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The session on International Investment Disputes of the LIDW 2019 was divided in three panels discussing the hot topics in investment law and the Investor-State Dispute Settlement (ISDS) system: investment protection post-Achmea, interim measures, security for costs, emergency arbitration procedures, and transparency in investment arbitration, as well as the wider issue of ISDS reform.
The first panel of the session was moderated by Professor Loukas Mistelis, Queen Mary University of London, and addressed the landscape of investment law and ISDS post-Achmea. The discussion was timely, especially in the light of the recent Decision of the Arbitral Tribunal in Eskosol v. Italy on the applicability of the January 2019 Declarations of the Member States of the European Union (EU) to the Energy Charter Treaty (ECT) and to the case. To begin, Professor Mistelis highlighted that most of the EU developments in investment law are the result of a trade law approach of the European Commission, rather than an investment law approach. He noted the probable lack of a logical basis for this approach. Thomas Sprange QC, King & Spalding, reviewed the Declaration on the Legal Consequences of the Judgment of the Court of Justice (of the European Union) in Achmea (Slovak Republic v Achmea Case C-284/16) and on Investment Protection in the European Union of 15 January 2019, as well as the separate Declarations submitted by Hungary on the one hand, and Finland, Sweden, Luxembourg, Malta, and Slovenia, on the other, on 16 January 2019. Thomas highlighted that the language of the Declaration of 15 January 2019 is aspirational, rather than legally binding. As such, the Declaration sets out a plan for the steps EU Member States should take in the future of intra-EU investment law and ISDS. He also stressed that the Declaration is not retroactive, irrespective of if one considers that such instrument produces have any legal consequences. Siddharth Dhar, Essex Court Chambers, discussed the position on English courts before and after Achmea. He identified two situations where the CJEU judgment is likely to become relevant:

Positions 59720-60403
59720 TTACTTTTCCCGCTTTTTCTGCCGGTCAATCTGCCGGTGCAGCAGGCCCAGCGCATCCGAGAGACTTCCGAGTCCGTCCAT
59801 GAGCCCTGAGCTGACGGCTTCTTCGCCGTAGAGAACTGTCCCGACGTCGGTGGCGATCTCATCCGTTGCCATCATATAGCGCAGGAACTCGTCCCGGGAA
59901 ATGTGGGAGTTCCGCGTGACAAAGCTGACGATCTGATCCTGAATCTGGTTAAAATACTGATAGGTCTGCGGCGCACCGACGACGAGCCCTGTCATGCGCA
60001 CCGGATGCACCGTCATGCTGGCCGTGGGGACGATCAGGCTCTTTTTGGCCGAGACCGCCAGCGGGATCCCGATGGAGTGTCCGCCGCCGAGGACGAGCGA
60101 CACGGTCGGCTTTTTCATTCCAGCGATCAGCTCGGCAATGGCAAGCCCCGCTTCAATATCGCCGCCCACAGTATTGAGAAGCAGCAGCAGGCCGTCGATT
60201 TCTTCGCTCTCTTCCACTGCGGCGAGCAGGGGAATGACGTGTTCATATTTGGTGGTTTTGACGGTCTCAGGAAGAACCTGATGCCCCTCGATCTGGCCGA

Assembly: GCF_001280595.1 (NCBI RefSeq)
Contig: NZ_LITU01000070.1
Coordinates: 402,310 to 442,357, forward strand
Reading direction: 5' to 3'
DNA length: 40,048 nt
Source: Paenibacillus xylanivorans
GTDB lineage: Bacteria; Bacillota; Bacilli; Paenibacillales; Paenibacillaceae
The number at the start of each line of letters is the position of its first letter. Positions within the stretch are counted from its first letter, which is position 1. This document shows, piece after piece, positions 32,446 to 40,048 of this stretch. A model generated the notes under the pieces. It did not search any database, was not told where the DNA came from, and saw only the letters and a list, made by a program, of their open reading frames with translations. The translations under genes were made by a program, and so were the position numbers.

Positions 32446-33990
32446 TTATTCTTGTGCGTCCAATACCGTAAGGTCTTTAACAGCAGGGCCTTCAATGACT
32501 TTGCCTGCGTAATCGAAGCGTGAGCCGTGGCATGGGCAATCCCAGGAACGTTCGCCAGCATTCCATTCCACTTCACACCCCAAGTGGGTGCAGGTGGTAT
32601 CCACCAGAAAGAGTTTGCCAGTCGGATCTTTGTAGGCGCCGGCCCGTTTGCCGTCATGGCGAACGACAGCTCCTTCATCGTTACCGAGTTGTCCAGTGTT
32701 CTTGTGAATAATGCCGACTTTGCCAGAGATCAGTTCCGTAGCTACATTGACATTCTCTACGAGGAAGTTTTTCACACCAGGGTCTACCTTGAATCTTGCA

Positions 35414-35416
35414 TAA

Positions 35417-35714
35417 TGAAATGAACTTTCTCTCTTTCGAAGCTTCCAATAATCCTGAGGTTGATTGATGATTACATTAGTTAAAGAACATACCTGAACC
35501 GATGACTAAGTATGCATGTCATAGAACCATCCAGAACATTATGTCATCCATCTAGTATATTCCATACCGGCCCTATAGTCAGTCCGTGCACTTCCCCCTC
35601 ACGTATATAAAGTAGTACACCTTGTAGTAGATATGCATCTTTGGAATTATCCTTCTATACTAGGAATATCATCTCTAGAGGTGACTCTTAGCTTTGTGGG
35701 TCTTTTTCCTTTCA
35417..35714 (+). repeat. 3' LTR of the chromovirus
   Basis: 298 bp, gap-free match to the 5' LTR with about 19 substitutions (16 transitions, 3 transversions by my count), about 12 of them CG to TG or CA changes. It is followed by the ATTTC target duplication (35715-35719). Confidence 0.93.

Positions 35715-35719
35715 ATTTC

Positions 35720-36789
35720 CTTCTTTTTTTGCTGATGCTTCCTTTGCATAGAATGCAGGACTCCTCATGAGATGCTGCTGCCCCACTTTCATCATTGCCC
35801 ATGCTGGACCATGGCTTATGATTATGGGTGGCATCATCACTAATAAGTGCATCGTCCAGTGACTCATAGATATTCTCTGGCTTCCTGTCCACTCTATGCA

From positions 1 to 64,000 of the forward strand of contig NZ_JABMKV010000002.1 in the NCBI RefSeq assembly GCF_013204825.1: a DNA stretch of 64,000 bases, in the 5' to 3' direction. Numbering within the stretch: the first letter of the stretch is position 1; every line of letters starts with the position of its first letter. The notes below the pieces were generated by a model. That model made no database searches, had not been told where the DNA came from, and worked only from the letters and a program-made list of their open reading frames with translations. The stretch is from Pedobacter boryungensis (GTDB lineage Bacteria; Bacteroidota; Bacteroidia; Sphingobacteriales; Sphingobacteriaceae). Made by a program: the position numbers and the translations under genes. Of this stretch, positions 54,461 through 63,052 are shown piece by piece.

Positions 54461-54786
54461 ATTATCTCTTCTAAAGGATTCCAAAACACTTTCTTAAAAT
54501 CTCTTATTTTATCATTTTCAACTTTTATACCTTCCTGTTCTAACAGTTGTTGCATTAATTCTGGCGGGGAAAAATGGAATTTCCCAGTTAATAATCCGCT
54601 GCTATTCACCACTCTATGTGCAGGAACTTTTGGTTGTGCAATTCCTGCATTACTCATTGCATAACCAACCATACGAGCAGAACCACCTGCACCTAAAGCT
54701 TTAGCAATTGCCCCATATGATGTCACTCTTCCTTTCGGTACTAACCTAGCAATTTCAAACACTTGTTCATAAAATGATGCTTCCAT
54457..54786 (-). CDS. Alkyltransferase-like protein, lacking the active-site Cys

set aside for a BIT arbitration seated in London is sought under Section 67 of the 1996 English Arbitration Act, and
an investor seeks to fight enforcement of a foreign award with the argument that the arbitral tribunal lacked jurisdiction to hear the matter.
Based on existing case law, it appears the English courts may find that international law applies in these situations, rather than EU law, where there is an intra-EU BIT. Siddharth also looked at the enforcement proceedings in England of the arbitral award rendered in Micula v. Romania. On this final point, Siddharth stressed that the consequences of Brexit will likely depend on what the withdrawal agreement negotiated between the EU and UK ultimately says. Matthew Weniger QC, Linklaters, looked at the CJEU Opinion 1/17, where Belgium asked for a ruling on the EU law compatibility of the Investment Court System provided for by the CETA. Matthew pointed out that the Opinion seems to rest on three points of analysis:
whether the ISDS provisions under CETA are compatible with EU legal order;
whether the ISDS provisions under CETA are compatible with the principle of equal treatment; and
whether the court system provisions under CETA are compatible with the right of access to an independent tribunal.
The CJEU appears to have answered all three points in the affirmative.